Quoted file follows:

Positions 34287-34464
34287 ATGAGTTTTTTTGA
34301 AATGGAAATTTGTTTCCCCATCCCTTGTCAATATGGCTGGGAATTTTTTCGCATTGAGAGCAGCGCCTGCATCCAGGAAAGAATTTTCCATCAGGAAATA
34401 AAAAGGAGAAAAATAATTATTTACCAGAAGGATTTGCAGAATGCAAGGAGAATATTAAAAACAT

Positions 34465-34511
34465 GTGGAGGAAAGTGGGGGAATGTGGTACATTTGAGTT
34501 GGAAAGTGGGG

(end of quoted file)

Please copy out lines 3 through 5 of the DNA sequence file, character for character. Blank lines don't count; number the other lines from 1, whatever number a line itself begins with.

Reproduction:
34301 AATGGAAATTTGTTTCCCCATCCCTTGTCAATATGGCTGGGAATTTTTTCGCATTGAGAGCAGCGCCTGCATCCAGGAAAGAATTTTCCATCAGGAAATA
34401 AAAAGGAGAAAAATAATTATTTACCAGAAGGATTTGCAGAATGCAAGGAGAATATTAAAAACAT

Positions 34465-34511